The world of frozen pizza has long been dominated by large companies. In Seattle, a group of independent pizza makers, spurred on by the pandemic, is challenging the status quo by bringing hand-crafted, high-quality frozen pizza to the market.
“We call [our pizza] the ‘best ever frozen pizza’ because we think it is, but also, we’re always tweaking and thinking and improving through the freezing process,” Corrie Strandjord, co-owner of Good Luck Bread, told the Seattle Times. “You want to treat it differently based on the life it lives.”
Strandjord and her husband and business partner, Eric Anderson, report selling 600–800 frozen pizzas per week in the Seattle area. The frozen-pizza company, which now employs several other people full-time, was something of a happy accident. Strandjord was once a special education teacher. It wasn’t until 2019 that she began to focus full-time on a different passion of hers: food.
The former teacher started a meal service called Good Luck Dinner and found success. One of the families she was cooking for really enjoyed the frozen pizzas she’d create as something of an off-night meal—they were initially a way to give the families something to throw into the oven one night a week without her making a mess of flour and dough in the kitchen.
“The folks I was feeding really liked it,” Strandjord recalled, “and one couple said, ‘You should do this. This is your business.’”
But it took a stroke of bad luck in order for Good Luck’s frozen pizza to reach a new level. At the outset of the pandemic, Anderson was laid off from his job in operations at Molly Moon’s, the homemade ice cream company. Seeing the twist of fate as an opportunity, the couple dove headfirst into Good Luck Bread—their new frozen-pizza business.
Using Strandjord’s sourdough starter as a base, the couple bought a commercial freezer and made room inside of their own home for manufacturing. Making pizzas by the batch, 10 at a time, the couple was perfecting its process. For example, the Times notes, the couple found they needed to add a second layer of tomato sauce after an initial par-bake. They also spent time trying to find the correct amount of rise in dough that would survive a trip from the oven to the freezer and back again.
Since those initial experimentations, Good Luck Bread has gotten by with a little help from its friends. The operation quickly outgrew the Strandjord-Anderson household. Their friend, Brandon Pettit, owner of Delancey, a wood-fired pizza shop, and Dino’s Tomato Pie, both in Seattle, was quick to offer up his kitchens for after-hours use. The couple officially launched their website the week before the 2020 presidential election, cooking pies through the evening in Pettit’s commercial kitchens.
The frozen pizza company began to develop a following, using social media and word of mouth to spread the word. It was in October 2021 that Good Luck Bread caught another big break: Cookbook author and food influencer J. Kenji Lopez-Alt visited the operation and gave them a shoutout on Instagram. The Seattle Times reports that Good Luck Bread gained 2,000 followers from that one post alone. They soon needed more space and recently moved into their own commercial kitchen.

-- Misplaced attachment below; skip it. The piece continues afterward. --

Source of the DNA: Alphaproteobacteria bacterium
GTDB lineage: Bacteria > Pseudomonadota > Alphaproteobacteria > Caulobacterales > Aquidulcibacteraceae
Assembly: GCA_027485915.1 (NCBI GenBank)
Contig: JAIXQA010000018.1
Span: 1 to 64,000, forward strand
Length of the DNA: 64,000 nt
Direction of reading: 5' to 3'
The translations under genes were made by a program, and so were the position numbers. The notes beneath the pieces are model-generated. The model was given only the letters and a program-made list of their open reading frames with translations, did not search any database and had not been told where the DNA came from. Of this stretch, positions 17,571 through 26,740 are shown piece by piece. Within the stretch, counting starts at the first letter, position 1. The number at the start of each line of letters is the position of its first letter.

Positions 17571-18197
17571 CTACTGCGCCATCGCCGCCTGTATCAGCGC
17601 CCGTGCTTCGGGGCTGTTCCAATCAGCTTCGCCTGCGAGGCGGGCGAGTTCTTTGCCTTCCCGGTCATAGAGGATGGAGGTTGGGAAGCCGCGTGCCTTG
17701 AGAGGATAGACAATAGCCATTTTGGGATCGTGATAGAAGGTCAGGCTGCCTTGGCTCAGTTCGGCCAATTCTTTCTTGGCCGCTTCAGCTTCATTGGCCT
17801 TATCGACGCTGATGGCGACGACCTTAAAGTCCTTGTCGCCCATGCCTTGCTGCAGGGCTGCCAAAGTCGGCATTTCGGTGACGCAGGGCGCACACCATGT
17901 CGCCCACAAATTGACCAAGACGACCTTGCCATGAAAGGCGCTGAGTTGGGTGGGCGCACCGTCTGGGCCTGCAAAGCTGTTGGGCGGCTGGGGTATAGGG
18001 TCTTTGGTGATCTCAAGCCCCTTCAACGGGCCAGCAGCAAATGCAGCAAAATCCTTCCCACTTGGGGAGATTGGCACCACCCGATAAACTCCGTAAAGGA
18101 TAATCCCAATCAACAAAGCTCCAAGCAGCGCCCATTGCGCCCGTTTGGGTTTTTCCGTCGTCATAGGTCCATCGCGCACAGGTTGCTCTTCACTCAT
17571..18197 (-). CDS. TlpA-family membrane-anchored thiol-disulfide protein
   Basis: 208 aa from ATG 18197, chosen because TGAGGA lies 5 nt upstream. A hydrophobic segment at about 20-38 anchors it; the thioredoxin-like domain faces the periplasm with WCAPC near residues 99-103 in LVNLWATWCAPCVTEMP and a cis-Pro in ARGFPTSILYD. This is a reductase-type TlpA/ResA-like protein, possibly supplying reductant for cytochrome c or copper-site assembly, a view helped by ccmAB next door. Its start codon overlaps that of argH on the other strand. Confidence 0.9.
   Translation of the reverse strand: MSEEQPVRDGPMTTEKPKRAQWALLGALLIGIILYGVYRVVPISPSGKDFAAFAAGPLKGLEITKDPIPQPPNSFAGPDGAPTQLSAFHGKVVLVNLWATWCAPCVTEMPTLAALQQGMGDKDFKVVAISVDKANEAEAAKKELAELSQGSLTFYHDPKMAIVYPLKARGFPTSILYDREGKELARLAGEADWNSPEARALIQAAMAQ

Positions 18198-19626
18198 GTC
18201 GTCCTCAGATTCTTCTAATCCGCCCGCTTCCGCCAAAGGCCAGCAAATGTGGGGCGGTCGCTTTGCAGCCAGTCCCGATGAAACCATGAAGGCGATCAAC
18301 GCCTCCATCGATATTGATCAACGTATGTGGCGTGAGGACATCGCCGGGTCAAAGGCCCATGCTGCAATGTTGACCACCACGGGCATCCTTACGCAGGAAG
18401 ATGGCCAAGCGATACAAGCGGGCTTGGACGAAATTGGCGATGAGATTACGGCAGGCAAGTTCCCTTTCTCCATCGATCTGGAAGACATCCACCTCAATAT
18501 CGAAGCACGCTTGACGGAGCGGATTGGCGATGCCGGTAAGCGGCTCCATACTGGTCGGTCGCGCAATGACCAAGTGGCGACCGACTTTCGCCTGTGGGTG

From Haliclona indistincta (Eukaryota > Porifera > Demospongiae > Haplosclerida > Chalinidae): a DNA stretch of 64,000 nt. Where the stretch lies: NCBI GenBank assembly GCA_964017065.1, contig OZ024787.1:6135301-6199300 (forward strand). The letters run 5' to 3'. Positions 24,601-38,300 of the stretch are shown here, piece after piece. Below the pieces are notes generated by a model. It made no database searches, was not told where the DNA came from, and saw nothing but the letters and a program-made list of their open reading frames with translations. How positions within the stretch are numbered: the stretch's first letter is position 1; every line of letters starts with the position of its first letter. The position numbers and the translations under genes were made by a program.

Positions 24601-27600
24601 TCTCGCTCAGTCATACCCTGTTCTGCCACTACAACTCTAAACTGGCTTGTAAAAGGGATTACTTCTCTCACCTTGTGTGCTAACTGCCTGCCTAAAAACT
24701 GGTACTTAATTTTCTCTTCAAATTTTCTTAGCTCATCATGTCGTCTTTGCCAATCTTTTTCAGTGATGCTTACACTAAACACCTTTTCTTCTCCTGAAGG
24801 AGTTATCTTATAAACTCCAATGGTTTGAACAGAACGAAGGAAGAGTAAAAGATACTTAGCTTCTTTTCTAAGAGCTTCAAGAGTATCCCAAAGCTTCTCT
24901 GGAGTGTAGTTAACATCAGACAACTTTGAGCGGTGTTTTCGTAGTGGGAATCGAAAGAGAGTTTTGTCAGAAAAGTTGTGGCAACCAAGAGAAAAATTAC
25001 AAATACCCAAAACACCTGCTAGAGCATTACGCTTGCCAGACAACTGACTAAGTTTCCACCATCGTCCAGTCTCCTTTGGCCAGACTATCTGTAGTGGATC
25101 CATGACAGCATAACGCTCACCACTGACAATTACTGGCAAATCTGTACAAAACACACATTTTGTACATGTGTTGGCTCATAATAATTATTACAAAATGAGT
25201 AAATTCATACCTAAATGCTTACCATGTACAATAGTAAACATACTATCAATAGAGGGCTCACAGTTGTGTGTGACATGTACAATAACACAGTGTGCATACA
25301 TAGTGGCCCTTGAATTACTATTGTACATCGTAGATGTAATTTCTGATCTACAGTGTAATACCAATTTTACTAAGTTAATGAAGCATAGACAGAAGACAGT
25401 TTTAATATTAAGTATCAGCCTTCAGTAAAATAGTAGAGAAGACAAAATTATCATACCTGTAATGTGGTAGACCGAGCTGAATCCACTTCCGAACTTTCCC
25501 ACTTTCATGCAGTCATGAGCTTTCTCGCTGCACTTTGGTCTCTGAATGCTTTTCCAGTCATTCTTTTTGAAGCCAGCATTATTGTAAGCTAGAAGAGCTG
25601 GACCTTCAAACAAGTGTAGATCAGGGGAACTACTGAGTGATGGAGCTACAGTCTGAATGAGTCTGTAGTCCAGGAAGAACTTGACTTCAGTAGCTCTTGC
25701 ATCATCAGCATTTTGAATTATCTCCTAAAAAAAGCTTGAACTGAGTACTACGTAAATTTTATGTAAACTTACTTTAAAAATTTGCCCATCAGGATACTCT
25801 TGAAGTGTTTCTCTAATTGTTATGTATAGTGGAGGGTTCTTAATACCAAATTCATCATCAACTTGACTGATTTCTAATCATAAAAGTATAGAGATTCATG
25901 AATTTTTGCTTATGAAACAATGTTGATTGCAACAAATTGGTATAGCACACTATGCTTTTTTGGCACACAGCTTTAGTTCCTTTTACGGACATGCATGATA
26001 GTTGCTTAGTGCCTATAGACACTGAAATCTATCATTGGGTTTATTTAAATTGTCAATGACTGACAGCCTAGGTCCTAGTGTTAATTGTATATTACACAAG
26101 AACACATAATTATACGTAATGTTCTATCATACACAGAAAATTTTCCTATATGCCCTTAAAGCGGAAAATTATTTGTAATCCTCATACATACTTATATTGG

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Another frozen pizza company making waves in Seattle was founded by Colin Penttinen, chef de cuisine at Roman-style pizzeria Willmott’s Ghost and Deep Dive. Similar to Good Luck Bread, Willmott’s Ghost began getting more serious about its frozen pies at the outset of the pandemic.
“It was more jokey,” Penttinen told the Times, “but then it’s kind of snowballed into a thing, and now I’m making hundreds and hundreds of them.” More precisely, Penttinen said Willmott’s Ghost is selling about 400 frozen pizzas per month, but could ramp up production to closer to 1,000 pizzas if demand called for it.
While Good Luck Bread’s pizza is described as light and fluffy, the Willmott’s Ghost frozen pies are “square, sturdy and crispy,” according to the Times. The restaurant sells its pizzas at eight Seattle-area PCC Community Market stores.
Likely the largest independent frozen pizza operation in the Seattle area, Tutta Bella, a “grocerant”—grocery store-meets-restaurant—is making over 2,700 pies per day and selling them at 30 QFC stores across the area. Frozen pizzas aren’t even Tutta Bella’s bestseller when it comes to grab-and-go food—they sell even more grab-and-go salads out of their stores and at third-party retailers, including Fred Meyer, Costco and Amazon Fresh.
Tutta Bella dubs its frozen pizza operation “artisan-at-scale.” The dough is fermented for two days prior to being hand-stretched. Tomatoes are milled on-site, and herbs and cheeses are hand-processed. The goal is to make the frozen pies as similar as possible to the pizza one would get at a Tutta Bella restaurant.
“If this gets serious, we’re going to have to look at a conveyor system, but we’re committed to artisan at scale,” said Tamra Nelson, vice president of the Tutta Bella Fresh Division.